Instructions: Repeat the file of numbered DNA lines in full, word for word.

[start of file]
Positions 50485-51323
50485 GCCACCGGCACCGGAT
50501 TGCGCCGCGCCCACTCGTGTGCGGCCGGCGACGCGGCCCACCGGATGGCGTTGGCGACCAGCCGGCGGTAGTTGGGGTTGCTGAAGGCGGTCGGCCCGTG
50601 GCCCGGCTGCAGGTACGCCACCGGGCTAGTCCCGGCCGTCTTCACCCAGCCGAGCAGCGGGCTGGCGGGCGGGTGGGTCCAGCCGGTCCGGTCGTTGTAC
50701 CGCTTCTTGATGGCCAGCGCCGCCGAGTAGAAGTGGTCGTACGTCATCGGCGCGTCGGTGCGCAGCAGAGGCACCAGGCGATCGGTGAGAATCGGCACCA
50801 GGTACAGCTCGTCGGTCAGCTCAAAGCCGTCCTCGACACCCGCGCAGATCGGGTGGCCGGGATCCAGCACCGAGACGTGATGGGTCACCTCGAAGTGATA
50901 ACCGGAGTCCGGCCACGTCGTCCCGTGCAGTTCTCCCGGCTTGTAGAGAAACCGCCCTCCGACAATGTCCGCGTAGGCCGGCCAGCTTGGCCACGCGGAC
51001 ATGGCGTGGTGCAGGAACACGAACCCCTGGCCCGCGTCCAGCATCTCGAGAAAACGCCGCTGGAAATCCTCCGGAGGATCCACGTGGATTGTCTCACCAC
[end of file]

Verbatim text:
Positions 50485-51323
50485 GCCACCGGCACCGGAT
50501 TGCGCCGCGCCCACTCGTGTGCGGCCGGCGACGCGGCCCACCGGATGGCGTTGGCGACCAGCCGGCGGTAGTTGGGGTTGCTGAAGGCGGTCGGCCCGTG
50601 GCCCGGCTGCAGGTACGCCACCGGGCTAGTCCCGGCCGTCTTCACCCAGCCGAGCAGCGGGCTGGCGGGCGGGTGGGTCCAGCCGGTCCGGTCGTTGTAC
50701 CGCTTCTTGATGGCCAGCGCCGCCGAGTAGAAGTGGTCGTACGTCATCGGCGCGTCGGTGCGCAGCAGAGGCACCAGGCGATCGGTGAGAATCGGCACCA
50801 GGTACAGCTCGTCGGTCAGCTCAAAGCCGTCCTCGACACCCGCGCAGATCGGGTGGCCGGGATCCAGCACCGAGACGTGATGGGTCACCTCGAAGTGATA
50901 ACCGGAGTCCGGCCACGTCGTCCCGTGCAGTTCTCCCGGCTTGTAGAGAAACCGCCCTCCGACAATGTCCGCGTAGGCCGGCCAGCTTGGCCACGCGGAC
51001 ATGGCGTGGTGCAGGAACACGAACCCCTGGCCCGCGTCCAGCATCTCGAGAAAACGCCGCTGGAAATCCTCCGGAGGATCCACGTGGATTGTCTCACCAC